By calling a bunch of these functions, you end up generating a graph, specifically a DAG, of RDDs. This graph describes all the steps needed to perform the operation, but no data. The final action, e.g. count() or collect(), that triggers computation is called on one of these RDDs. To get the value out, the Spark runtime/scheduler traverses the DAG starting from that RDD and triggers evaluation of anything parent RDDs it needs that aren't computed and cached yet.

Any future operations build on the same DAG as long as you use the same RDD objects and, if you used cache() or persist(), can reuse the same data after it has been computed the first time.

-Ewen

March 11, 2014 at 10:15 PM
I think you misunderstood my question - I should have stated it better. I'm not saying it should be applied immediately, but I'm trying to understand how Spark achieves this lazy computation transformations. May be this is due to my ignorance of how Scala works, but when I see the code, I see that the function is applied to the elements of RDD when I call distinct - or is it not applied immediately? How does the returned RDD 'keep track of the operation'?



March 11, 2014 at 10:06 PM
You should probably be asking the opposite question: why do you think it *should* be applied immediately? Since the driver program hasn't requested any data back (distinct generates a new RDD, it doesn't return any data), there's no need to actually compute anything yet.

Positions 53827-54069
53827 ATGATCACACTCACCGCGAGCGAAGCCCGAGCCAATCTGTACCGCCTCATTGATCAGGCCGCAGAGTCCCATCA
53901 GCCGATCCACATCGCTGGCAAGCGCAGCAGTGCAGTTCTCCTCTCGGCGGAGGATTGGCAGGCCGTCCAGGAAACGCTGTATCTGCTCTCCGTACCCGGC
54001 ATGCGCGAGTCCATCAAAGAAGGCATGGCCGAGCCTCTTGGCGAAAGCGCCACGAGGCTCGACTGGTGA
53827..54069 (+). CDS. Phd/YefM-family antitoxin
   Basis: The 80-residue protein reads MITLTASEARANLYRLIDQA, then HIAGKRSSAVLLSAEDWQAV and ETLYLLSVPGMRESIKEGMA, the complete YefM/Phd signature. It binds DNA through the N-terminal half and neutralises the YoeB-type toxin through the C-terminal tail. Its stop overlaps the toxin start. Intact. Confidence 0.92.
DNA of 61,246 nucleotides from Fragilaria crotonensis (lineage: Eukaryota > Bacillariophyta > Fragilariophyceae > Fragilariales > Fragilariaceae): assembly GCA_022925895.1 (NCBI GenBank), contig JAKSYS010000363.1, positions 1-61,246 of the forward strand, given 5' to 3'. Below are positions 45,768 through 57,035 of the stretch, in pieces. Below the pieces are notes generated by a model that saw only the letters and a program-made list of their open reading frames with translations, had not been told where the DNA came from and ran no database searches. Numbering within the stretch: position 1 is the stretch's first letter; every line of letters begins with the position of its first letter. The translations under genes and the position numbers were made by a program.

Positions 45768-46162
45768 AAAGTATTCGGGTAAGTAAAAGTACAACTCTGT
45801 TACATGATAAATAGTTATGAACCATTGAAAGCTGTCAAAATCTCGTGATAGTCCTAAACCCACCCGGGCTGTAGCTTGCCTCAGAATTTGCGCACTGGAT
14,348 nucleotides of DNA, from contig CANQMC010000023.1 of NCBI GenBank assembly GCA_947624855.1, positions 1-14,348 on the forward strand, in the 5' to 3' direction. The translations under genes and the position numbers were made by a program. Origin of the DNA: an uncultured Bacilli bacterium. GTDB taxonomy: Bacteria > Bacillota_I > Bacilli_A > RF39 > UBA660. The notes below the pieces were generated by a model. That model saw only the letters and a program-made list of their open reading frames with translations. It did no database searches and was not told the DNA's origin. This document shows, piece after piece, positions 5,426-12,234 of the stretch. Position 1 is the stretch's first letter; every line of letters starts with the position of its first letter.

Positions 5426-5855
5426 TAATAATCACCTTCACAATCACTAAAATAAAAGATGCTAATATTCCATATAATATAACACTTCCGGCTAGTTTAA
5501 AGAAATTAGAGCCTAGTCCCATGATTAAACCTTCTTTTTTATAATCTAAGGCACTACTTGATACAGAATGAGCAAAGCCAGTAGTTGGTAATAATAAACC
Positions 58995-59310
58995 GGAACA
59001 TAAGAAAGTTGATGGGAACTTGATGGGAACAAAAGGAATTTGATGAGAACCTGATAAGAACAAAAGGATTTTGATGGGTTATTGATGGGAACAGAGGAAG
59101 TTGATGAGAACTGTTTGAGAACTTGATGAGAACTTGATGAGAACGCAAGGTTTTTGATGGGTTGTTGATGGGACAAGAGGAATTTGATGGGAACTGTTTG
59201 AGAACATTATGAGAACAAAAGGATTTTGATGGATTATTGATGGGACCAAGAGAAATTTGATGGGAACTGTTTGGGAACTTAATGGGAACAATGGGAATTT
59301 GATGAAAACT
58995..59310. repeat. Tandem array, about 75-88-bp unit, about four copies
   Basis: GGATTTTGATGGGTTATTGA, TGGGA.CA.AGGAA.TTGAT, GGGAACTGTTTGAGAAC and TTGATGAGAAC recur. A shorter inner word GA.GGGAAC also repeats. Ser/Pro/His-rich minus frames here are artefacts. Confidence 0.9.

As the documentation describes, if the call returns an RDD, it's transforming the data and will just keep track of the operation it eventually needs to perform. Only methods that return data back to the driver should trigger any computation.

(The one known exception is sortByKey, which really should be lazy, but apparently uses an RDD.count call in its implementation: https://spark-project.atlassian.net/browse/SPARK-1021).

March 11, 2014 at 9:49 PM
For example, is distinct() transformation lazy?

when I see the Spark source code, distinct applies a map-> reduceByKey -> map function to the RDD elements. Why is this lazy? Won't the function be applied immediately to the elements of RDD when I call someRDD.distinct?

  /**
   * Return a new RDD containing the distinct elements in this RDD.
   */
  def distinct(numPartitions: Int): RDD[T] =
    map(x => (x, null)).reduceByKey((x, y) => x, numPartitions).map(_._1)

  /**
   * Return a new RDD containing the distinct elements in this RDD.
   */
  def distinct(): RDD[T] = distinct(partitions.size)
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Re: Are all transformations lazy?

David Thomas
Perfect! That answers my question. I was under the impression that map and reduceByKey were Scala collection functions, but they weren't. Now it makes sense.





On Tue, Mar 11, 2014 at 10:38 PM, Ewen Cheslack-Postava <[hidden email]> wrote:
Ah, I see. You need to follow those other calls through to their implementations to see what ultimately happens. For example, the map() calls are to RDD.map, not one of Scala's built-in map methods for collections. The implementation looks like this:
/**
* Return a new RDD by applying a function to all elements of this RDD.
*/
def map[U: ClassTag](f: T => U): RDD[U] = new MappedRDD(this, sc.clean(f))